The Portuguese were amongst the first to trade in the Far East and in addition to the valuable spices they brought home, they brought home sumptious floral silks from China and India. If you look at the two embroidered bedspreads - colchas - stitched in the city famous for the work - Castelo Branco - you will see a very strong resemblance to English crewel work as shown beautifully on the Norwich school samplers. In fact the influence of these Far Eastern imports leaves a strong and lasting impression all along the maritime coasts of western Europe which can be seen in textiles from Portugal, to the East coast of England, the Netherlands, and particularly the Northern Netherlands at Hinderlopen. The influence was also carried up the Rhone valley from the Mediterranean port of Marseilles to the vast market of Beaucaire and from there to Mulhouse, which lay outside of French jurisdiction ruling illegal, for a time, the import of these well-loved and greatly desired fabrics. The first colchas above is Lot 31 in the 2 November Augusta Auction to be held in New York City. It has an estimate of $300-$500 and is worked on a natural linen ground employing couched silk embroidery in long satin stitch, worked in cream, pale gold, shades of green and blue.
A male figure is depicted in 2 separate scenes - in the first playing fiddle while near by dog holds prey in its mouth and in the next following over-size turkey while a second man kneels, pointing a shotgun at the turkey.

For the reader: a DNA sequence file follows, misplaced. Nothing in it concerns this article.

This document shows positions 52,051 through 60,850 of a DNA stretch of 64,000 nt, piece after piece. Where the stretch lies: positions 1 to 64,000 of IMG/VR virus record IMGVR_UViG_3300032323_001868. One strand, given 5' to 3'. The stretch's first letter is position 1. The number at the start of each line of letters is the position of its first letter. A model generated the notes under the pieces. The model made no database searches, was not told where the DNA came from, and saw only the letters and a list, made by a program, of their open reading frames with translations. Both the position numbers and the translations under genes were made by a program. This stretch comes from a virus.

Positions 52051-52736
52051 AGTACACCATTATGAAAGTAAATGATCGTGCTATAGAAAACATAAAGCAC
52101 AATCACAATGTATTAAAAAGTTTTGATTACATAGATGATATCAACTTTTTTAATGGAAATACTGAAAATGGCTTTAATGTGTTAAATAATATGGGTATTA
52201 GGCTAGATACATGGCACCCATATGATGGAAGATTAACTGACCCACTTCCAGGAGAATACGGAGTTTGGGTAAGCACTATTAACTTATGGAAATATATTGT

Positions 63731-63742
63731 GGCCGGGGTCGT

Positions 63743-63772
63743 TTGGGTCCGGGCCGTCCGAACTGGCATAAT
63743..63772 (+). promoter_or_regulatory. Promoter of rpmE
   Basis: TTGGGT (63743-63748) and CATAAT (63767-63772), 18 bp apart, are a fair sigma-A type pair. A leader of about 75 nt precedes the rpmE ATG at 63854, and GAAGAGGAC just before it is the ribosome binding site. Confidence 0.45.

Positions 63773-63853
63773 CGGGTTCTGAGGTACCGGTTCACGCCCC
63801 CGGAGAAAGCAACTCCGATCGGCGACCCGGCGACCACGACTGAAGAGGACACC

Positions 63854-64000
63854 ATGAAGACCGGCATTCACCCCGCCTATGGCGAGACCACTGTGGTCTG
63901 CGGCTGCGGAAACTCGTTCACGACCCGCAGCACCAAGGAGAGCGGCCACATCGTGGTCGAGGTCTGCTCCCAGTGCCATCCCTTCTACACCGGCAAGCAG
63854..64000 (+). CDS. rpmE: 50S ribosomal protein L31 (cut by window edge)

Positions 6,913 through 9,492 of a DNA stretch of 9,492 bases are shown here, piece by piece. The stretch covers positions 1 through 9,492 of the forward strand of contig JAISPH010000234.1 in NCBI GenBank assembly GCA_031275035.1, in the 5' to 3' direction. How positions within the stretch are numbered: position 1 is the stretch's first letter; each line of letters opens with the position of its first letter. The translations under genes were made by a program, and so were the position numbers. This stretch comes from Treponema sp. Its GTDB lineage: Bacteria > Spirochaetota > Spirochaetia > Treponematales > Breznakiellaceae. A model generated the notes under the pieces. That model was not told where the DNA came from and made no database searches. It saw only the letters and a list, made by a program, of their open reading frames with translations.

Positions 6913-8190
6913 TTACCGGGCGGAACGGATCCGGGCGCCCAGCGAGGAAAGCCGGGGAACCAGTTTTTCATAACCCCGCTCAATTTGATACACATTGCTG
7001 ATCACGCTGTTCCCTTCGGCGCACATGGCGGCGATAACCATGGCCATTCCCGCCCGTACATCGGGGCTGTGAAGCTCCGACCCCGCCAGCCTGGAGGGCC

Both scenes are surrounded by stylized flowers and curving boughs. It measures 47" x 50". Much embroidery worn away.
The second colchas is lot 23 with an estimate of $400-$700. Worked on natural linen ground, couched silk embroidery has been employed in long satin stitch in cream, pale gold, shades of green and blue.
Here are embroidered figures in two separate scenes surrounded by stylized flowers and curving boughs. The first scene is of a man, and woman holding an animal while a second man kneels behind the first aiming a shotgun. The colchas is bordered with short gold fringes and measures 60" x 90". Embroidery is very worn and there are many scattered small holes and repairs. For more details click here.
And here you can see a modern practioner of Castelo Branco at work.